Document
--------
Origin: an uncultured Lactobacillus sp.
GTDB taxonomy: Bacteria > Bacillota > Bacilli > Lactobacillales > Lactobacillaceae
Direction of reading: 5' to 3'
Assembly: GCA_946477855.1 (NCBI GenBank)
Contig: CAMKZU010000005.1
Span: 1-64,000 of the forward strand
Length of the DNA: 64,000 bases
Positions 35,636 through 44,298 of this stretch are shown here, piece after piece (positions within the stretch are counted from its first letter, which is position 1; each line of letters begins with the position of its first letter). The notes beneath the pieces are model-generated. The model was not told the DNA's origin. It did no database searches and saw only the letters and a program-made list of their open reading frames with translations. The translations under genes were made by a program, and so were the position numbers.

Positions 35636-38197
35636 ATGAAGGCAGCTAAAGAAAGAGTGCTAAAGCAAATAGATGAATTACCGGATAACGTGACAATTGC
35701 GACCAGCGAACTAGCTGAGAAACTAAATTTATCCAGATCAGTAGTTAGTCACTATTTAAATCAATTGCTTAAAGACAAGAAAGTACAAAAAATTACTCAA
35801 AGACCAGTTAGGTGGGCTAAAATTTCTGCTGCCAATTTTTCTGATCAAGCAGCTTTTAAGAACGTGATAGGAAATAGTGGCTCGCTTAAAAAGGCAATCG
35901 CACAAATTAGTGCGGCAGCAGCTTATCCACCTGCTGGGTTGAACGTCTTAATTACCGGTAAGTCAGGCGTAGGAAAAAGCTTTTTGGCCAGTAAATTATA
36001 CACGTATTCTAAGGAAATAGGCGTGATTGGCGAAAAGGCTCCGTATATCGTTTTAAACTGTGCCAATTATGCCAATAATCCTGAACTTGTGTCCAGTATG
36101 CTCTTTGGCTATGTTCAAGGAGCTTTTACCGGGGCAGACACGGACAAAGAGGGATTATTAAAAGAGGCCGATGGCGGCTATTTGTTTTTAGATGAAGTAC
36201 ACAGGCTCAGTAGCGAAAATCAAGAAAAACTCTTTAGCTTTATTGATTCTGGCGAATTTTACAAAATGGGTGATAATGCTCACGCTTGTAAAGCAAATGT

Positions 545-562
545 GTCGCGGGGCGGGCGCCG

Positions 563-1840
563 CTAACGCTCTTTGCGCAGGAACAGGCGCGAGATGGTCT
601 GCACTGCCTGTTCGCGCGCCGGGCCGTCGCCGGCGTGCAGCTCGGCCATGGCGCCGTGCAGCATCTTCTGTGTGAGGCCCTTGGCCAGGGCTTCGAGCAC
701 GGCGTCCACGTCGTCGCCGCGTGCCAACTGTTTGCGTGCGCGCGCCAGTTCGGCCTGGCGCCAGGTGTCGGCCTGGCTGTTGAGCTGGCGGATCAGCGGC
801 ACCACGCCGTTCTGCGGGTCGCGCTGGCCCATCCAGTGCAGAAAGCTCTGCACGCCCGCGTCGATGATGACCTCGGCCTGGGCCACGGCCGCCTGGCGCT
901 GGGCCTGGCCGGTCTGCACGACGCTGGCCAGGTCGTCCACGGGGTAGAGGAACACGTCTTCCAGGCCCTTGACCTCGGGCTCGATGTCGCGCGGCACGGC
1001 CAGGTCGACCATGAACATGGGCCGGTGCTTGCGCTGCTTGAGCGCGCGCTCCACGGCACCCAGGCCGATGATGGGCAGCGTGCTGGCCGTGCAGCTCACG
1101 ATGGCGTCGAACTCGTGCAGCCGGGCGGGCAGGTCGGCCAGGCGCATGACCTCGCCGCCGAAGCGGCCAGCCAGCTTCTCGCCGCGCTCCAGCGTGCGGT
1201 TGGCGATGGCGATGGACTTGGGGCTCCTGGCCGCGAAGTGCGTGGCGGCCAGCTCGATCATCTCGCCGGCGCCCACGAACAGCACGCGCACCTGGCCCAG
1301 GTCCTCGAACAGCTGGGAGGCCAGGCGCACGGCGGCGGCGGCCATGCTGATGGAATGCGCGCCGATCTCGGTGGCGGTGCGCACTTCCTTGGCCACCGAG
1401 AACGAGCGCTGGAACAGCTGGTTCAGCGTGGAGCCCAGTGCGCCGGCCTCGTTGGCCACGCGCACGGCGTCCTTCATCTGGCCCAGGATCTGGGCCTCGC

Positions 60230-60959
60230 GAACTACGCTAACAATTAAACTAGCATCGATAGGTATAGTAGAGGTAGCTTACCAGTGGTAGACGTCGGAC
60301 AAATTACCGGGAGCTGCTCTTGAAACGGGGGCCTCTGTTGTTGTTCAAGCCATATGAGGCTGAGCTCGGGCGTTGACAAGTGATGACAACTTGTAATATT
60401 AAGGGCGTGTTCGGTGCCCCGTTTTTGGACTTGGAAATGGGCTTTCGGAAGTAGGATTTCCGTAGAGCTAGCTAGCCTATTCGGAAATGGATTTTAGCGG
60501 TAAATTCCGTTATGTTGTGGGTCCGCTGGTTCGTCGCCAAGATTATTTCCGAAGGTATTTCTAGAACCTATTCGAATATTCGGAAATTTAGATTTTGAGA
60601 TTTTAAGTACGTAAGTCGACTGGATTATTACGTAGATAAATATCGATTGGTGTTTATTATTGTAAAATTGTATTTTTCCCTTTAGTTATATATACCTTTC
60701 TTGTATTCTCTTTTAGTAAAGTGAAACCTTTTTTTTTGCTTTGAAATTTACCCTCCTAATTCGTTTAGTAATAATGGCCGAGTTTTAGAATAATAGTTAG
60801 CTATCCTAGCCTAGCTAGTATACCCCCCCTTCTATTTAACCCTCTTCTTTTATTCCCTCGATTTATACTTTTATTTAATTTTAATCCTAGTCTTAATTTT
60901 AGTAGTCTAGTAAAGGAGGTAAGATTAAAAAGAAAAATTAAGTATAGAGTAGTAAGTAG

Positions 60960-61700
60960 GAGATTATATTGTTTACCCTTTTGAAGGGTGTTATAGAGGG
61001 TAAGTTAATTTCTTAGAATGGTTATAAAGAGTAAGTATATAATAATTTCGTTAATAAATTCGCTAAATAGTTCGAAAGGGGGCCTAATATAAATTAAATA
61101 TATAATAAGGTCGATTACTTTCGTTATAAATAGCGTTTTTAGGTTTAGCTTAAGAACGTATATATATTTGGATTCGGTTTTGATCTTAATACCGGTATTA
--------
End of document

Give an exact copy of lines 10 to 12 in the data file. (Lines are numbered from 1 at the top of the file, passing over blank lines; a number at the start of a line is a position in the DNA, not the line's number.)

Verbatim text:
35636 ATGAAGGCAGCTAAAGAAAGAGTGCTAAAGCAAATAGATGAATTACCGGATAACGTGACAATTGC
35701 GACCAGCGAACTAGCTGAGAAACTAAATTTATCCAGATCAGTAGTTAGTCACTATTTAAATCAATTGCTTAAAGACAAGAAAGTACAAAAAATTACTCAA
35801 AGACCAGTTAGGTGGGCTAAAATTTCTGCTGCCAATTTTTCTGATCAAGCAGCTTTTAAGAACGTGATAGGAAATAGTGGCTCGCTTAAAAAGGCAATCG